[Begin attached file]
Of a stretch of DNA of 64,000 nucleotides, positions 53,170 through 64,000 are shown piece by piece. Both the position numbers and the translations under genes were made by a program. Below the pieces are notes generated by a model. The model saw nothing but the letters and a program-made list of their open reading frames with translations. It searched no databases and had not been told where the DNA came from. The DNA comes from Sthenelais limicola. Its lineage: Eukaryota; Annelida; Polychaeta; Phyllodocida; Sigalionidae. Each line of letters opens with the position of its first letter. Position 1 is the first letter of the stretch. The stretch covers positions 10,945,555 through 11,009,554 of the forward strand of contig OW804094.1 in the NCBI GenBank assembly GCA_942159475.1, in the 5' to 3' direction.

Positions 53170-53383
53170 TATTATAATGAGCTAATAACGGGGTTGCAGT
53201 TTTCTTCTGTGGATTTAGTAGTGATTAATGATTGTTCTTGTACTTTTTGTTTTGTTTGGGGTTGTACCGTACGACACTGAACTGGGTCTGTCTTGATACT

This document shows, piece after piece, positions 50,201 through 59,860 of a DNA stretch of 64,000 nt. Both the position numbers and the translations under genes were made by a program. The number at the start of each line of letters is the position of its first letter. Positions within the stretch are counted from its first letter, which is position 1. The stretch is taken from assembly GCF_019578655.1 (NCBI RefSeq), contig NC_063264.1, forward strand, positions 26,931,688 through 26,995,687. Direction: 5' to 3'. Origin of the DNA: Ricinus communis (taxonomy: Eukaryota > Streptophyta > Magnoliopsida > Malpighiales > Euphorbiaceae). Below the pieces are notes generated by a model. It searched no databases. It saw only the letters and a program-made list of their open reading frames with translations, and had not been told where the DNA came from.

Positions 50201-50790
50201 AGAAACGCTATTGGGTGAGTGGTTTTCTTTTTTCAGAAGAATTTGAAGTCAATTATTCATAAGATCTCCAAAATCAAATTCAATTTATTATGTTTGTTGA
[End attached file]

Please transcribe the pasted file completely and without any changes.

Of a stretch of DNA of 64,000 nucleotides, positions 53,170 through 64,000 are shown piece by piece. Both the position numbers and the translations under genes were made by a program. Below the pieces are notes generated by a model. The model saw nothing but the letters and a program-made list of their open reading frames with translations. It searched no databases and had not been told where the DNA came from. The DNA comes from Sthenelais limicola. Its lineage: Eukaryota; Annelida; Polychaeta; Phyllodocida; Sigalionidae. Each line of letters opens with the position of its first letter. Position 1 is the first letter of the stretch. The stretch covers positions 10,945,555 through 11,009,554 of the forward strand of contig OW804094.1 in the NCBI GenBank assembly GCA_942159475.1, in the 5' to 3' direction.

Positions 53170-53383
53170 TATTATAATGAGCTAATAACGGGGTTGCAGT
53201 TTTCTTCTGTGGATTTAGTAGTGATTAATGATTGTTCTTGTACTTTTTGTTTTGTTTGGGGTTGTACCGTACGACACTGAACTGGGTCTGTCTTGATACT

This document shows, piece after piece, positions 50,201 through 59,860 of a DNA stretch of 64,000 nt. Both the position numbers and the translations under genes were made by a program. The number at the start of each line of letters is the position of its first letter. Positions within the stretch are counted from its first letter, which is position 1. The stretch is taken from assembly GCF_019578655.1 (NCBI RefSeq), contig NC_063264.1, forward strand, positions 26,931,688 through 26,995,687. Direction: 5' to 3'. Origin of the DNA: Ricinus communis (taxonomy: Eukaryota > Streptophyta > Magnoliopsida > Malpighiales > Euphorbiaceae). Below the pieces are notes generated by a model. It searched no databases. It saw only the letters and a program-made list of their open reading frames with translations, and had not been told where the DNA came from.

Positions 50201-50790
50201 AGAAACGCTATTGGGTGAGTGGTTTTCTTTTTTCAGAAGAATTTGAAGTCAATTATTCATAAGATCTCCAAAATCAAATTCAATTTATTATGTTTGTTGA